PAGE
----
In high-demand bus networks, limited-stop services promise benefits for both users and operators, and have proven their attractiveness in systems such as Transmilenio (Bogota, Colombia) and Transantiago (Santiago, Chile). The design of these services involves defining their itinerary, frequency and vehicle size, yet despite the importance of these factors for the network’s efficiency, no published works appear to provide the tools for designing high-frequency unscheduled services on an urban bus corridor, minimizing social costs.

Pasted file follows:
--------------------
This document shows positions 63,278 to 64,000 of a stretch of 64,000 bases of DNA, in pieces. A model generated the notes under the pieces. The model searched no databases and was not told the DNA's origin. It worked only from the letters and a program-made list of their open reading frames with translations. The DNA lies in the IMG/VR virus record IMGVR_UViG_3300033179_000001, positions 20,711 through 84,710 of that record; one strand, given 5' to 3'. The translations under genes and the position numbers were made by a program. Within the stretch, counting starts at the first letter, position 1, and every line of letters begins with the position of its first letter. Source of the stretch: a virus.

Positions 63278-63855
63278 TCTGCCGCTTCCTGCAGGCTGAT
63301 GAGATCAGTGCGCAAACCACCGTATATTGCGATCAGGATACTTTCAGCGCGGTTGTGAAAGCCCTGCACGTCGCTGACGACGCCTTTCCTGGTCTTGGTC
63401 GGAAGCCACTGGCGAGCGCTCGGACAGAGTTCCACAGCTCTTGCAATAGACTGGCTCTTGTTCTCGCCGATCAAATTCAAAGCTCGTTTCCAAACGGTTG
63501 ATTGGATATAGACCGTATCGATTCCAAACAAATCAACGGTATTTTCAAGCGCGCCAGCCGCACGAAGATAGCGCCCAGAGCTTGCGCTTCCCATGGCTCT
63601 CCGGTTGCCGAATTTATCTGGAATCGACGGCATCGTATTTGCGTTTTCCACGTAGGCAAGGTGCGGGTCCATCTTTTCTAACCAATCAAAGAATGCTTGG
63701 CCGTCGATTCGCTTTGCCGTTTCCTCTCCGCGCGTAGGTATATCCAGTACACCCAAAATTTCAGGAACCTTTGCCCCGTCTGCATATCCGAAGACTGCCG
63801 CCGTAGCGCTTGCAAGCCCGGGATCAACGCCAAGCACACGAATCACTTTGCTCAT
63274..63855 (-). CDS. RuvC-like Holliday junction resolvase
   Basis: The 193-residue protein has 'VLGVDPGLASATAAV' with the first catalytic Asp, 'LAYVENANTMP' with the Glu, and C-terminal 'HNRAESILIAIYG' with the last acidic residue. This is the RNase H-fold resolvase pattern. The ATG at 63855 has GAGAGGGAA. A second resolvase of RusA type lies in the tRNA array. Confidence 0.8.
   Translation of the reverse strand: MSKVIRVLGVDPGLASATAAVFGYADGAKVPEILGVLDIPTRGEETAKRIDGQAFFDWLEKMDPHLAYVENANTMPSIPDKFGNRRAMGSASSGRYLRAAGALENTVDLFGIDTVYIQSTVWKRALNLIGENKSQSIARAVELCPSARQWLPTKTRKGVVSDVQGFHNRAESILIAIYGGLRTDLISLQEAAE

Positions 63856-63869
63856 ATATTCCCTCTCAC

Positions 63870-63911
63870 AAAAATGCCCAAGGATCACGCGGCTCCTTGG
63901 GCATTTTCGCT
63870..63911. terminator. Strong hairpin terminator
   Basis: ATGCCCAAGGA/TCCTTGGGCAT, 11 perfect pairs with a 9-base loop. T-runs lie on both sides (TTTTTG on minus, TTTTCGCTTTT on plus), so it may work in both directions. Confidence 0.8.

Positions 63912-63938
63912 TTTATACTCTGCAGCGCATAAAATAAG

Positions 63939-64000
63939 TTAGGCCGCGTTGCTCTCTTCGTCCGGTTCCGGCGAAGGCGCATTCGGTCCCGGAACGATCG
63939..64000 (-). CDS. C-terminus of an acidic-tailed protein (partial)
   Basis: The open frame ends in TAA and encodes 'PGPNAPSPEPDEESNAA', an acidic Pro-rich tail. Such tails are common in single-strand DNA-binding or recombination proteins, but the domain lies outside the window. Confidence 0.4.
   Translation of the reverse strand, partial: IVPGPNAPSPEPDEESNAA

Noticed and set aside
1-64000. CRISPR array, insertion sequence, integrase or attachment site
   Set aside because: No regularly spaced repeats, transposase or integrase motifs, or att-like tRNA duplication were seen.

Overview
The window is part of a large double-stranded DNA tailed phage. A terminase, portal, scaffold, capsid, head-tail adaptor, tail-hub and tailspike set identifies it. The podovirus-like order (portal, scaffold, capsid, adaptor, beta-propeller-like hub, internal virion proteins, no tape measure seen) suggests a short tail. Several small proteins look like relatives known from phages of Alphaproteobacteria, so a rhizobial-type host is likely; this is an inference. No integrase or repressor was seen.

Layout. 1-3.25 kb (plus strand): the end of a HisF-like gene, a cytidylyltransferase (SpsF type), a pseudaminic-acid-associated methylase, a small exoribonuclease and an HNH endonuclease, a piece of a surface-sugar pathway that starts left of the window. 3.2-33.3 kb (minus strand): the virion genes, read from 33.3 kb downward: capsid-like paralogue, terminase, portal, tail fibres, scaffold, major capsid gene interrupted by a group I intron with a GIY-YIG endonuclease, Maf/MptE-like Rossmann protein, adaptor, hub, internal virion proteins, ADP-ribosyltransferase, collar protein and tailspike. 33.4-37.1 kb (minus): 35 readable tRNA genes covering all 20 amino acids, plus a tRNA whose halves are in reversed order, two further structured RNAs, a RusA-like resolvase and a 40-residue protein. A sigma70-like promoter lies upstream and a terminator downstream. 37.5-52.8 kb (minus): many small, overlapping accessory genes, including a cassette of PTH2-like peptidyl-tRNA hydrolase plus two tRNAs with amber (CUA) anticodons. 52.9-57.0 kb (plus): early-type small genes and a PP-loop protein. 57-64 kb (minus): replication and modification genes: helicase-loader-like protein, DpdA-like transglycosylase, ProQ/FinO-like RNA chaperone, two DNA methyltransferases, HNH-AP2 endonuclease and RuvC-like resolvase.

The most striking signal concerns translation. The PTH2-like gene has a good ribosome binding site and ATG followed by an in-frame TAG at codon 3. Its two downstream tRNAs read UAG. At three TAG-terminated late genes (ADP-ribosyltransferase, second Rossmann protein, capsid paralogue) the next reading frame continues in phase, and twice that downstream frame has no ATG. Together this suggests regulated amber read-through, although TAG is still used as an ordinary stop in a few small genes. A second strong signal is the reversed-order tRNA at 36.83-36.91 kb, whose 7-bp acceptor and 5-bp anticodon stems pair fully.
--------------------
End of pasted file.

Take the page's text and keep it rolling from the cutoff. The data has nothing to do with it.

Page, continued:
This paper presents an optimization approach that minimizes these costs in terms of wait time, in-vehicle travel time and operator cost. Various optimization models are formulated that can accommodate the operating characteristics of a bus corridor, given an origin–destination trip matrix and a set of services that are a priori attractive. The models then determine which of these services should be offered at what frequencies and with which type of vehicles. A case study in which the model is applied to a real-world case of a bus corridor in the city of Santiago, Chile, is presented and the results are analyzed. Finally, the model is used on two different demand scenarios establishing which type of services tend to be good candidates on each case and providing preliminary insights on the impact of some key parameters.